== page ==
The East India Company imported raw cotton from India while they dumped the local Indian market with inferior machine-made cloth. This led to a great decline in the handloom industry. The khadi weavers were first affected with the subsequent establishment of the powerlooms in India. Imitations of the hand-woven saris and garments were dished out, making it much cheaper and severly affecting the rural scenario. During the Second World War (1939-1945) majority of the Indians turned to hand woven saris.
This was further supported by the Swadeshi Movement initiated by Gandhiji where women turned to hand woven khadi fabric in order to shun the English machine made fabric. The effect of the mill spun fabric continued to affect the handloom sector even post-independence.The extent was so large that the Government of India had to ban powerlooms producing certain textiles, one such being the sari. The Government took active interest in reviving traditional saris to prevent it from extinction and provide handloom weavers with a livelihood through the Janata Scheme.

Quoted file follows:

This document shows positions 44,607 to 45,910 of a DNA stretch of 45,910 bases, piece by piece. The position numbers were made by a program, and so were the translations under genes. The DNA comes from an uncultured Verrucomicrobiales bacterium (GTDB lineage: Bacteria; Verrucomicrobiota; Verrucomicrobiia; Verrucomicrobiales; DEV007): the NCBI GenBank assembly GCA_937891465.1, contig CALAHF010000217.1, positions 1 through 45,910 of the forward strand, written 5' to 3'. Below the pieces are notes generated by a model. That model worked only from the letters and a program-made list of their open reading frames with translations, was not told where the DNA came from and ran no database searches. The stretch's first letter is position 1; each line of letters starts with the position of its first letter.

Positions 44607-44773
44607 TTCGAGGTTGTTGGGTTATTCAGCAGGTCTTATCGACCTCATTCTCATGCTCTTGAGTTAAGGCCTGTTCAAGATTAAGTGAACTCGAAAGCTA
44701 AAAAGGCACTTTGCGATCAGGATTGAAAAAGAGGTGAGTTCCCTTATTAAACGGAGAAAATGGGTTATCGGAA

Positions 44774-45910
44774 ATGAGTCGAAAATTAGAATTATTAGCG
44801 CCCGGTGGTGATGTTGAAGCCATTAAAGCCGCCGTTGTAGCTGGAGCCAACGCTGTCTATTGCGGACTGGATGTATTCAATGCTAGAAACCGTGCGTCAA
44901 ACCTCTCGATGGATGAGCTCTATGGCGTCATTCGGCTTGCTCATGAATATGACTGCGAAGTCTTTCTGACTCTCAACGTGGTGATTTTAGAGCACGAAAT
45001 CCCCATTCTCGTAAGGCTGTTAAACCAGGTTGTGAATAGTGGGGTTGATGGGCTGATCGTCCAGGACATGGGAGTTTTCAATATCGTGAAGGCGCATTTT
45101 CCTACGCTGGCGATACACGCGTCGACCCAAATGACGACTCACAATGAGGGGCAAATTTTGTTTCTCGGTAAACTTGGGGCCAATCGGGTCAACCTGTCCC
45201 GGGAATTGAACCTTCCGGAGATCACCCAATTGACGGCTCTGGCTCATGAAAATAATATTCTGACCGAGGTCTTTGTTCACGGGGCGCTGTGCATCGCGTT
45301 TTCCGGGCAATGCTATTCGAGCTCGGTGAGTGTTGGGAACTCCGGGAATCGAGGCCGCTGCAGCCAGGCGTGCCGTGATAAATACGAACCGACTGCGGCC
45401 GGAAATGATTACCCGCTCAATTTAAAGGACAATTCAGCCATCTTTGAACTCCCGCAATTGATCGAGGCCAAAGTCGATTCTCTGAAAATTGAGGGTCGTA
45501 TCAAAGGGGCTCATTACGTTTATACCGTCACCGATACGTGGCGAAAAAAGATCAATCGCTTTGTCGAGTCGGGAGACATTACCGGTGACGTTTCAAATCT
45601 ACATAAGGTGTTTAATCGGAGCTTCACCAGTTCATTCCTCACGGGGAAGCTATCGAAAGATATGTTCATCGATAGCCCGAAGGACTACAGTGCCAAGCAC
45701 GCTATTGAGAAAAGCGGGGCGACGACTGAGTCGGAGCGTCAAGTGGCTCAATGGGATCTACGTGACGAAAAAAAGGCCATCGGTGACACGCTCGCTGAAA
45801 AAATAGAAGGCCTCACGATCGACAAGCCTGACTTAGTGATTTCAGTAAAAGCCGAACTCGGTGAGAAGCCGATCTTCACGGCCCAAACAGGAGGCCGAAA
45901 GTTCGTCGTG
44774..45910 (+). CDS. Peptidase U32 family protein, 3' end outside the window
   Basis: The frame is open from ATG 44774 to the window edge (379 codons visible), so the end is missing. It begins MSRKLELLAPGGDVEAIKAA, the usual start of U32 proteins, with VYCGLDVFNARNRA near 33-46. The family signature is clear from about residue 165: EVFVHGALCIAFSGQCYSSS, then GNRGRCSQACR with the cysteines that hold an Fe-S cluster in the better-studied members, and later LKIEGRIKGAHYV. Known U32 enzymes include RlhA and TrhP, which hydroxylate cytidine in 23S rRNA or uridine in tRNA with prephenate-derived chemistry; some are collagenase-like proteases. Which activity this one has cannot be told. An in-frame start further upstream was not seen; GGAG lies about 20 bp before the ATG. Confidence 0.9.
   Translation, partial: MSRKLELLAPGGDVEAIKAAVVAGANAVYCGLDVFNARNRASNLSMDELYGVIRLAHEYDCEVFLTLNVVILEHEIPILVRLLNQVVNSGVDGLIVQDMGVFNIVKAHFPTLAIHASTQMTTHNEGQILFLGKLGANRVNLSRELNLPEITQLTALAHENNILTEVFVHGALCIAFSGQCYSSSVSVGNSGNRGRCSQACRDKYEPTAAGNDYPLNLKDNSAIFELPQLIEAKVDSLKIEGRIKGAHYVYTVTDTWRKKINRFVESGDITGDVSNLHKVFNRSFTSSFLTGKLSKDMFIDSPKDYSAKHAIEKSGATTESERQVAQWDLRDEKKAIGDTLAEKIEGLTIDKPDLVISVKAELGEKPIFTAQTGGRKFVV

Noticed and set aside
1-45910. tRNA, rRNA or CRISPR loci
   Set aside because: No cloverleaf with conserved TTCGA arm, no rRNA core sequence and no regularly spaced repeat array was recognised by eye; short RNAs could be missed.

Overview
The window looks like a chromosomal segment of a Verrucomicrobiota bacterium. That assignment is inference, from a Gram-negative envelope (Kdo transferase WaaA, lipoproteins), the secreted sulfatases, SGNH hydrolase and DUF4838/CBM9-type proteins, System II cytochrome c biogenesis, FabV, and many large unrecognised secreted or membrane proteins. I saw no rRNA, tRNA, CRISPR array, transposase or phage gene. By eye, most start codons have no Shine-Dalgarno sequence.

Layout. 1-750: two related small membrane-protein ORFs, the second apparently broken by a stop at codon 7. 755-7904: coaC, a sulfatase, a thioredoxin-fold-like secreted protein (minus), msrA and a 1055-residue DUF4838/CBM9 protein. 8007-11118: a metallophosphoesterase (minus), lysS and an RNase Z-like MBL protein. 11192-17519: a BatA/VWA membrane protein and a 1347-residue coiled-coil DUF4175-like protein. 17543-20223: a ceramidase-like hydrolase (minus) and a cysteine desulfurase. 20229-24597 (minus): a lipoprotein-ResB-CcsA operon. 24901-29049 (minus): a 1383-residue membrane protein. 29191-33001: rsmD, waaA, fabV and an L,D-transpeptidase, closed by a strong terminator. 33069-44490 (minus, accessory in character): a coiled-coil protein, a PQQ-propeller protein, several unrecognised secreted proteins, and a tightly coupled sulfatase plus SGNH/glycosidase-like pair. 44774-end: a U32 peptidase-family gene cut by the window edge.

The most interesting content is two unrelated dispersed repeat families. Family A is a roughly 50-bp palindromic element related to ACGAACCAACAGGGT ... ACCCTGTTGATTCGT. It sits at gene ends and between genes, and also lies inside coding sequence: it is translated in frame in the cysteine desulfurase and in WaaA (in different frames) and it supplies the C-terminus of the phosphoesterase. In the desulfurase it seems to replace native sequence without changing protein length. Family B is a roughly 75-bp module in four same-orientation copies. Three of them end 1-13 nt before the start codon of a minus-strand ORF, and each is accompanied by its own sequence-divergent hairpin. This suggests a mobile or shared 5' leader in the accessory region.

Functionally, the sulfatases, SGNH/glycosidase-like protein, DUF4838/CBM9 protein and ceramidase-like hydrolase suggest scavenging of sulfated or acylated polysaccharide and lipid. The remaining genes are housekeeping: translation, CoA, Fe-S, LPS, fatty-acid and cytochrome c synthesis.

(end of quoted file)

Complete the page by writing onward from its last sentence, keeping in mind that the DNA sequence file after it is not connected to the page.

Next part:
The Janata scheme involved a per sari wage to the weaver and was production centric rather than quality being a concern. The idea was to make the sari as economical and production as high as possible. More number of saris implied more wages for the weaver. This however did not last long. More recently, various state-run schemes are aiding the weavers.
The raw materials may be cotton, silk, or wool, which are spun into threads on a spinning wheel called a charkha. Khadi is a versatile fabric, cool in summers and warm in winters. Being a natural form of material, it crumples much faster than other preparations of cotton. In order to improve the look, khadi is often starched to have a stiffer shape. It is widely accepted in fashion circles these days.
West Bangal in India is one of the largest producers of Khadi in today's times. The yarn and the looms are sourced easily from the market. The finished products are also sold in the local as well as external markets. The businessmen in kolkata lend weavers yarn and buy finished woven fabrics from them.